Table-tilting(or table-turning / table-tipping) has been around for centuries. It’s a séance phenomenon in which a table moves around a room, rotates or lifts completely off the ground with only the light touch of fingertips on its surface. It usually involves a small group of people but there have been cases where the table has levitated without contact.
THE PSYCHOLOGY OF TABLE-TILTING
Table-tilting became very popular in the late 19th and early 20th century in the medium craze. It has also been done for fun or as a pastime. Prof. Stephen Braude’s described his first experience of this kind in my book Esprit vol. 2: A married couple he knew stopped by his house and with nothing more to do suggested they play a game called “table up,” a game they’d played before and thought was a lot of fun when it worked.
They sat at a folding table he owned, their fingers lightly touching the top and for about 20 minutes concentrated on having the table rise. The table began to shudder and for the next few hours it tilted up and down answering questions by a system of “nods” or dips to indicate letters.
Braude was convinced that the movements were genuine noting that if one of the couple left the room, the table continued its movements and it moved in directions opposed to whatever pressure the remaining two sitters applied to the tabletop.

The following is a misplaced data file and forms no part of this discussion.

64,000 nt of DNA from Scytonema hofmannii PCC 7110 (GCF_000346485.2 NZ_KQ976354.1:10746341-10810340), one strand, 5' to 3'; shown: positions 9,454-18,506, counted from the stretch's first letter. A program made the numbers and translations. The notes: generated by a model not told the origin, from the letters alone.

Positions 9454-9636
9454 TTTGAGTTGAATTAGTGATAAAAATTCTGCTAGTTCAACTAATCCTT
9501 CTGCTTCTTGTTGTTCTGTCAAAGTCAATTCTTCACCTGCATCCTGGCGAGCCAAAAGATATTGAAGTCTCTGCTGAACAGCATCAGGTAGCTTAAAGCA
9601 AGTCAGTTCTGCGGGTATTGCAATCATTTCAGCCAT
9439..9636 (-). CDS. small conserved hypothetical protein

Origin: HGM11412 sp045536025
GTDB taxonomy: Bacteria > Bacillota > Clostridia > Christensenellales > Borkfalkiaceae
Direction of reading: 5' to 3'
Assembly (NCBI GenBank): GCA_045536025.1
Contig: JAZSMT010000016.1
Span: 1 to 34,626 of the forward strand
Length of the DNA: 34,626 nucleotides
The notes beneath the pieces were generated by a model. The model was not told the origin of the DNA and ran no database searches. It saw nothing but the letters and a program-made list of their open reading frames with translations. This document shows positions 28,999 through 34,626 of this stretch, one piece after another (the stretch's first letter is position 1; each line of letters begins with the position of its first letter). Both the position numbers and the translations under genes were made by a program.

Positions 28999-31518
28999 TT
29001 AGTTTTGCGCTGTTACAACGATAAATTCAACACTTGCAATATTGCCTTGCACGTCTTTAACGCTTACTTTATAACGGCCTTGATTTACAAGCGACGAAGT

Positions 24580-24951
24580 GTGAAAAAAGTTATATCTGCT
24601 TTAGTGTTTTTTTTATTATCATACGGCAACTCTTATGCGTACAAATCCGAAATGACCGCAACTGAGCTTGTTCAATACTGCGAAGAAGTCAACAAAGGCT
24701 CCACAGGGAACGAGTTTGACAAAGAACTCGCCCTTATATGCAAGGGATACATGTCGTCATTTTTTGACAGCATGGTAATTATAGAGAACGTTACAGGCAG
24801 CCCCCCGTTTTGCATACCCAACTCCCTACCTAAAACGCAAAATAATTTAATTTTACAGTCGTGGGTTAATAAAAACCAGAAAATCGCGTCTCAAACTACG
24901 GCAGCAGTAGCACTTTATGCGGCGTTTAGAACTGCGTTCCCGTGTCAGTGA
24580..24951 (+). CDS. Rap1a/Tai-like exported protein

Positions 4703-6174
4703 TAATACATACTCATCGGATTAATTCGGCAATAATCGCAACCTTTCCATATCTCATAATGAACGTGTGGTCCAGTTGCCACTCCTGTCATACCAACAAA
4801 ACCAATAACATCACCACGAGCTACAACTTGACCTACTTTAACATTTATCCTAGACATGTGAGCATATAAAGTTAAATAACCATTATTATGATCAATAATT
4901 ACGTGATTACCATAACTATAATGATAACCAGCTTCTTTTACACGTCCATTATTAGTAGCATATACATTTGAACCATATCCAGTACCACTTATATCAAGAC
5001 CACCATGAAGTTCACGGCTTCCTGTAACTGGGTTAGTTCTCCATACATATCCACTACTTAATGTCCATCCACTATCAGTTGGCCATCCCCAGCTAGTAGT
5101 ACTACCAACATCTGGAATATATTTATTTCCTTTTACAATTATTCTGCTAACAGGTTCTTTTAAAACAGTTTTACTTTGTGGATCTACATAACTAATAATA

EISENBUD’S TABLE-TURNING TALE
Psychiatrist Jule Eisenbud, who you may read about in the thoughtography section, wrote about his own experience with séance phenomena:
About this time [early 1940s] I had my own first encounter with homegrown psychokinesis. A friend of mine, a young British composer, and I managed to get invited to a weekly table-turning session held by three elderly dowagers. In the substreet dining level of an East Side brownstone we all sat around a heavy card table which within minutes took on a personality of its own and soon began wild gyrations and movements back and forth across the length and width of the room, often backing one or another of us into a corner before dashing off to harass someone else.
There was no doubt in my mind that the good dowagers started things off with almost deliberate muscular movements on their own part but, as far as I could see, once the table got fired up and began madly careening about, sometimes in response to a request for it to answer a question with some specified movement, there was no possibility at all that muscular aid on the part of any of the participants, who were doing their best just to hold a finger or two lightly on the table as it skidded across the bare floor, and scrambling furiously to keep up with it, could have been responsible for what took place.
The weekly meetings ended for the season after one session at the close of which the table, seemingly possessed by a stamping, whirling, rushing will of its own, led us out the door and up the steps and into the street and the startled gaze of a couple of dumbly uncomprehending passersby. I recall that we all, seemingly with one mind, abandoned the table frenziedly at this point and rushed back into the house and hopeful anonymity.
I don’t recall whether the now completely inert table was later retrieved or not, but I presume that it was.
Curiously, my composer friend, his girl friend, and I were able to get very much the same results in later sessions held in the large living room of my own apartment. We discontinued these sessions after only two or three go-arounds because it was always pretty much the same thing. (How blasé can one get?)